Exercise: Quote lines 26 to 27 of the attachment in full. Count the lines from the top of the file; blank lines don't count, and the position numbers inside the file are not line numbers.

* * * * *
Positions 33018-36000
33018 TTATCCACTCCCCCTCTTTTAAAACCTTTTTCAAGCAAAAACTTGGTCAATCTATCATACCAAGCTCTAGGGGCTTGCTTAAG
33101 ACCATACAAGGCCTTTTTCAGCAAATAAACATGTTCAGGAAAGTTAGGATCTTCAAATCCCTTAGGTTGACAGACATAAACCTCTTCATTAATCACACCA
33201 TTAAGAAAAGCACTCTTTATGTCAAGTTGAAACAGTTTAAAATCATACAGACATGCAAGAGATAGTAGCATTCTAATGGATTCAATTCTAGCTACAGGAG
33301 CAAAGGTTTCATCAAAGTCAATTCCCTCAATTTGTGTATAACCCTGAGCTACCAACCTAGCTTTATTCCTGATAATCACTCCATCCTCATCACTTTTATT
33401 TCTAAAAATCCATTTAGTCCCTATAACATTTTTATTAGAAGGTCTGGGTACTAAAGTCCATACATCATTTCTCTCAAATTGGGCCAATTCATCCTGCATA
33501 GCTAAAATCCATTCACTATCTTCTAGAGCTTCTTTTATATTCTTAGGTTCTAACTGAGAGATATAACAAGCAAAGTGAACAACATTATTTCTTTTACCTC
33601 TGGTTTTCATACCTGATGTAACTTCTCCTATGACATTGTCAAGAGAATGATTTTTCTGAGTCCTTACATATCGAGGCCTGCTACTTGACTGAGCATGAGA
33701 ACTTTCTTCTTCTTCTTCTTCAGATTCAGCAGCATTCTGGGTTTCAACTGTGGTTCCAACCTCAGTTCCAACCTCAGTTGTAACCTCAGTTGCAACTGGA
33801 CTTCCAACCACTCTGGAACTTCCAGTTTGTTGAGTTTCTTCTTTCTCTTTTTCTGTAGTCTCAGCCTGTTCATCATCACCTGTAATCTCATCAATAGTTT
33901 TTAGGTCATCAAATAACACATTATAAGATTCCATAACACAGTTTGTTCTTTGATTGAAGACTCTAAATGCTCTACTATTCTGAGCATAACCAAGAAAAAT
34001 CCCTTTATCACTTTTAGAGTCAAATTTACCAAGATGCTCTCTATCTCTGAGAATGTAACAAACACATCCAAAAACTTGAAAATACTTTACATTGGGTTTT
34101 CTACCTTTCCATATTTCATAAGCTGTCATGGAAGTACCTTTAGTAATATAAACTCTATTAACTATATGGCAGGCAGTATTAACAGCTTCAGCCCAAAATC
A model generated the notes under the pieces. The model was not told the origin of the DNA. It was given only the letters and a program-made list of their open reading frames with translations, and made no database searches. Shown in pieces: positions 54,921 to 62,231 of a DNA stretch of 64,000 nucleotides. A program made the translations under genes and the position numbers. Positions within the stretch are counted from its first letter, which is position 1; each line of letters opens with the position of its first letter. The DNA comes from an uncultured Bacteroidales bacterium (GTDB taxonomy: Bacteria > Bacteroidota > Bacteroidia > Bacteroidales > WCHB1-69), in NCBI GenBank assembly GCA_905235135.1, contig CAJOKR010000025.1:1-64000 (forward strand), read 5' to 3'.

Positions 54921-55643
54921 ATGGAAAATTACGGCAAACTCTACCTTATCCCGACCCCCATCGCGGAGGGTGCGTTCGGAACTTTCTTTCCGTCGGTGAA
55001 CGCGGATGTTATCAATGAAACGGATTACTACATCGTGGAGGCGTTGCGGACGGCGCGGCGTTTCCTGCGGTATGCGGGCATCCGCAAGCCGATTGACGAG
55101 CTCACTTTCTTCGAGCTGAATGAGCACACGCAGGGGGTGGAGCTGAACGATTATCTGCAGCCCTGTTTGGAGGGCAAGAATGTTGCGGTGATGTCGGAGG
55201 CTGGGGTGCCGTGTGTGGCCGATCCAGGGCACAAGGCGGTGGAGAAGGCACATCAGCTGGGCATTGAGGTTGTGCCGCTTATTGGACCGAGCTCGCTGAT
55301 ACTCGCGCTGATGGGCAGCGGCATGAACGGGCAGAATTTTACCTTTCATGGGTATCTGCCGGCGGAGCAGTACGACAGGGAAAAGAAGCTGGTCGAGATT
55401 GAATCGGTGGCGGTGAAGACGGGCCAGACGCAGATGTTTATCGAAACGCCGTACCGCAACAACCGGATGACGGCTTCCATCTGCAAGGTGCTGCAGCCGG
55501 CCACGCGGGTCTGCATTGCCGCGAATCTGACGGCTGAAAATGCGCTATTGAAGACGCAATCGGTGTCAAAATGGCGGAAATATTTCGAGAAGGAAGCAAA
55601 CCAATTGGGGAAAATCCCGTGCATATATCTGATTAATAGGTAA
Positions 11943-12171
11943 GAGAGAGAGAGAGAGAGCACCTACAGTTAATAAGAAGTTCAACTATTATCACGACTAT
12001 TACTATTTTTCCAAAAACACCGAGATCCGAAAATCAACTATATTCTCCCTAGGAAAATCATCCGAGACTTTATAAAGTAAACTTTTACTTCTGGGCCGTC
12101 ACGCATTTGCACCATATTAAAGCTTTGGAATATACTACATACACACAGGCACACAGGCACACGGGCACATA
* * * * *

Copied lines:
12001 TACTATTTTTCCAAAAACACCGAGATCCGAAAATCAACTATATTCTCCCTAGGAAAATCATCCGAGACTTTATAAAGTAAACTTTTACTTCTGGGCCGTC
12101 ACGCATTTGCACCATATTAAAGCTTTGGAATATACTACATACACACAGGCACACAGGCACACGGGCACATA